The controller makes use of entry.rb and author.rb for persistence.  Entry we have seen before, though I have now added an indication that an entry belongs_to an author, and unabashedly added code that David Heinemeier Hansson refers to as “muddling the model” by associating an entry with its resource identification.  Rails' approach of dealing with URIs as  a collection of named segments is helpful here.


Views start out with a blog.rhtml (and archive.rhtml) layouts which determine the overall look and feel of the HTML results.  Like JSP, ASP, and PHP, these pages are mostly HTML with a little bit of presentational logic mixed in.  While not strictly necessary, I’ve placed my sidebar into a separate partial as I tend to edit it with a different frequency than my layout.

html.rhtml contains the HTML flavor of my index page, search results , and the like.  Again, this is very much like JSP, ASP, and PHP; where blog_helper.rb effectively implements the equivalent of tag libraries.

atom.rxml provides support for Atom feeds for each of these pages, and utilizes a very different approach to building xml.  As my HTML pages are actually XHTML, I could productively use this approach for those pages too.

post.rhtml and preview.rhtml are two other rhtml files to support a individual post (with comments) and preview pages.  Both of these make use of a the partial commentform.

Finally, archive.rhtml produces my “month at a glance” page.

There also is the the various accompaniments of error pages, icons, images, javascripts, and stylesheets.


entries.yml and authors.yml provide test data for entry_test.rb and author_test.rb.

Much more significant is the blog_controller_test.rb which issues mock HTTP requests against the various actions and verified the results - even to the point of parsing the resulting HTML for specific content or a given number of tags that match a specified criteria.  While this test suite only covers the basics at the moment, it has already proven quite helpful in flushing out a number of bugs.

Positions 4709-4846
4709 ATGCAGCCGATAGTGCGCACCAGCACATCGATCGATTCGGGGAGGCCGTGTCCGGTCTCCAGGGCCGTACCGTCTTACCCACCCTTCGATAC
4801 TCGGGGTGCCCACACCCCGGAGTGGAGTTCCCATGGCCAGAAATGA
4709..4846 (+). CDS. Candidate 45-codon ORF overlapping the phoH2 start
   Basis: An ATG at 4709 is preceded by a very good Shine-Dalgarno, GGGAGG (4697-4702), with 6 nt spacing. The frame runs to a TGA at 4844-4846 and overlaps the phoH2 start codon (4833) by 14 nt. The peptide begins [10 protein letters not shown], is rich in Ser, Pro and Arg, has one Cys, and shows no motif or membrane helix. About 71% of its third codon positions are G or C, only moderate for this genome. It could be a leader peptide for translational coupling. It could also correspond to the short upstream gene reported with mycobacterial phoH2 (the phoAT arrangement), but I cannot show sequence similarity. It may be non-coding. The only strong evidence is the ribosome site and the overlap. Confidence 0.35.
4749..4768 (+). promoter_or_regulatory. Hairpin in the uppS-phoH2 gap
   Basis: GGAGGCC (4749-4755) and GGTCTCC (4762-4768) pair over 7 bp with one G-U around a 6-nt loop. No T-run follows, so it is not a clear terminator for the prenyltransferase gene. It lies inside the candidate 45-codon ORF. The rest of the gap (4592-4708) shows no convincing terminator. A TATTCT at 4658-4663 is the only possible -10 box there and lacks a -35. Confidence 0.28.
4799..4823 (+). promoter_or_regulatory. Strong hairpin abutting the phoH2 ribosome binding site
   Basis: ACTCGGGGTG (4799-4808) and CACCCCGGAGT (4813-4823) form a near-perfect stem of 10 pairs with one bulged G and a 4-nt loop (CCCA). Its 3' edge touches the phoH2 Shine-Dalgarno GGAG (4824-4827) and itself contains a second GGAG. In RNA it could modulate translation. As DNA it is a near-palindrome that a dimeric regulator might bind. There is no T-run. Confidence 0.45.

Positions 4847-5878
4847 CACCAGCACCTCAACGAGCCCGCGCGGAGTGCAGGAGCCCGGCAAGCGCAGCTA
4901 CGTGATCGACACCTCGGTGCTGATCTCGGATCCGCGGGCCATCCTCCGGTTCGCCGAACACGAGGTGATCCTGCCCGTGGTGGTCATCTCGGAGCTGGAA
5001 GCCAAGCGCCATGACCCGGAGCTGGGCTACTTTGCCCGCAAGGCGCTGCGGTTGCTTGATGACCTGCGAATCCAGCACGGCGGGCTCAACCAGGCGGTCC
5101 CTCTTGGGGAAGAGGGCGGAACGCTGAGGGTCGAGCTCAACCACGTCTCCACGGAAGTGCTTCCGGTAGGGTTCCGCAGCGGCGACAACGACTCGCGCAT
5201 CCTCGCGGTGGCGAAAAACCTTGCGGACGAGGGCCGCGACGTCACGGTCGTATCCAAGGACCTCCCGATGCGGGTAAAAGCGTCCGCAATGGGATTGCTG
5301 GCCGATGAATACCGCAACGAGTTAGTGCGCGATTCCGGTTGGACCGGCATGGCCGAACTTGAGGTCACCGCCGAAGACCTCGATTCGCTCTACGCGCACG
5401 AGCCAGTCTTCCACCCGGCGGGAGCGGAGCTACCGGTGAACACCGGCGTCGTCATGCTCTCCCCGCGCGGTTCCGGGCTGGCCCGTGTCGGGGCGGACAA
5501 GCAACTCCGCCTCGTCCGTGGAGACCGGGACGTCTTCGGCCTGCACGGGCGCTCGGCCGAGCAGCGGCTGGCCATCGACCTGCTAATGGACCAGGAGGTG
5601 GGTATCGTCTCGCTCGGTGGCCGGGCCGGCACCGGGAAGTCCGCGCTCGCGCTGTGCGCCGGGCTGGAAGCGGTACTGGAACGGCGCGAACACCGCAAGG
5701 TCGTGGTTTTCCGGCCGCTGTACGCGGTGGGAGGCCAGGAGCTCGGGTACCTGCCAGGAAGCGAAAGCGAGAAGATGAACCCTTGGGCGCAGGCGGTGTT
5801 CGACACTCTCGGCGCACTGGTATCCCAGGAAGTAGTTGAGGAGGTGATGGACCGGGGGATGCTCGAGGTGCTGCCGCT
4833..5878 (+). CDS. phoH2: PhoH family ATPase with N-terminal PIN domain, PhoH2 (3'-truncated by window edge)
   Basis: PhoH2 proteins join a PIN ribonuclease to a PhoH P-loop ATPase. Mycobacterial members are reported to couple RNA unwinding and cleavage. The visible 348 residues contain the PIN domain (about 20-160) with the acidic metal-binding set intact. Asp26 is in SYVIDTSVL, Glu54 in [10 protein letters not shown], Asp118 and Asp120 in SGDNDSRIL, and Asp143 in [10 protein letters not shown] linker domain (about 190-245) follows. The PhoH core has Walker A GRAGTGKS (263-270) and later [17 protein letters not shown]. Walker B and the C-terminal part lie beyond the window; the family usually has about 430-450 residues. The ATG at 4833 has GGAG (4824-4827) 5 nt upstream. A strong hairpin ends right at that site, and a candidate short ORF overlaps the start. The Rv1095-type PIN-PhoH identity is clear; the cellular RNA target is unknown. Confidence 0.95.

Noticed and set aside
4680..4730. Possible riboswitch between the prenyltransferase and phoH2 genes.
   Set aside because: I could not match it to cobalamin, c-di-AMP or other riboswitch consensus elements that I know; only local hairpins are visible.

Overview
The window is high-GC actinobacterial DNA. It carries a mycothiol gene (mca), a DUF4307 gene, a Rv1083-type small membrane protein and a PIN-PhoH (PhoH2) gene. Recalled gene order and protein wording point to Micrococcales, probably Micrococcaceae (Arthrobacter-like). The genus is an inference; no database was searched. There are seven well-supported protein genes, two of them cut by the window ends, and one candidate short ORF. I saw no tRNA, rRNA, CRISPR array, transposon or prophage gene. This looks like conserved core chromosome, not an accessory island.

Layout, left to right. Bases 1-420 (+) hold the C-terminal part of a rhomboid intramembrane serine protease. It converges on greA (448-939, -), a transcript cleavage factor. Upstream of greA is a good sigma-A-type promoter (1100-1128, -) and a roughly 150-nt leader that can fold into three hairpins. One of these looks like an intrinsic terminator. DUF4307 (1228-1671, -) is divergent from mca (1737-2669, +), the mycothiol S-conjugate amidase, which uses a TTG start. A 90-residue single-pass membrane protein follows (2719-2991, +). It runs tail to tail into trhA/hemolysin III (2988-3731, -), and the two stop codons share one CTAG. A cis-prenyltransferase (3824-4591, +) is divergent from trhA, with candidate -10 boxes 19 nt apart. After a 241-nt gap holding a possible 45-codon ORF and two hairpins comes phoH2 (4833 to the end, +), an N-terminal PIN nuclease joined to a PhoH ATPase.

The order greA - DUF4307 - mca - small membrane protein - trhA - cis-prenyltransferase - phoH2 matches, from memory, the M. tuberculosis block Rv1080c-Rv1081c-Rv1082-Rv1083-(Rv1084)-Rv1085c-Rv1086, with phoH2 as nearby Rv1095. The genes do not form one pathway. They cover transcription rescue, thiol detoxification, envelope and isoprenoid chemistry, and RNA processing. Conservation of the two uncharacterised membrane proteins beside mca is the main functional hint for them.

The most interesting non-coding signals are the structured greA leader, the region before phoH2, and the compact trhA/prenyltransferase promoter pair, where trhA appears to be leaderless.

load.rb is the confidence builder with require 'config/environment' replacing the calls to ActiveRecord::establish_connection and the definition of the model.  Additionally, support for parsing authors and slugs (used in muddling the model) have been added.

If you would like to try this out yourself, make sure that you have rails and libxml-parser-ruby1.8 installed, download rails.tgz and atom.tgz, and run the following commands:

rails weblog
cd weblog
ruby script/generate model entry
ruby script/generate model author
ruby script/generate controller blog
tar xzf rails.tgz
tar xzf atom.tgz
ruby db/load.rb atom/*.atom
ruby script/server

You should now be able to access a local copy of reasonable facsimile of my weblog at http://localhost:3000/blog/.


I still have much to explore: localization, logging, redcloth or equivalent, caching, spell checking, trackbacks, automated excerpts, Atom publishing protocol, comment throttles, etc., etc., etc.; however at this time I see nothing that will likely get in my way — to the contrary, I see quite a bit of things that I can build upon in Ruby on Rails.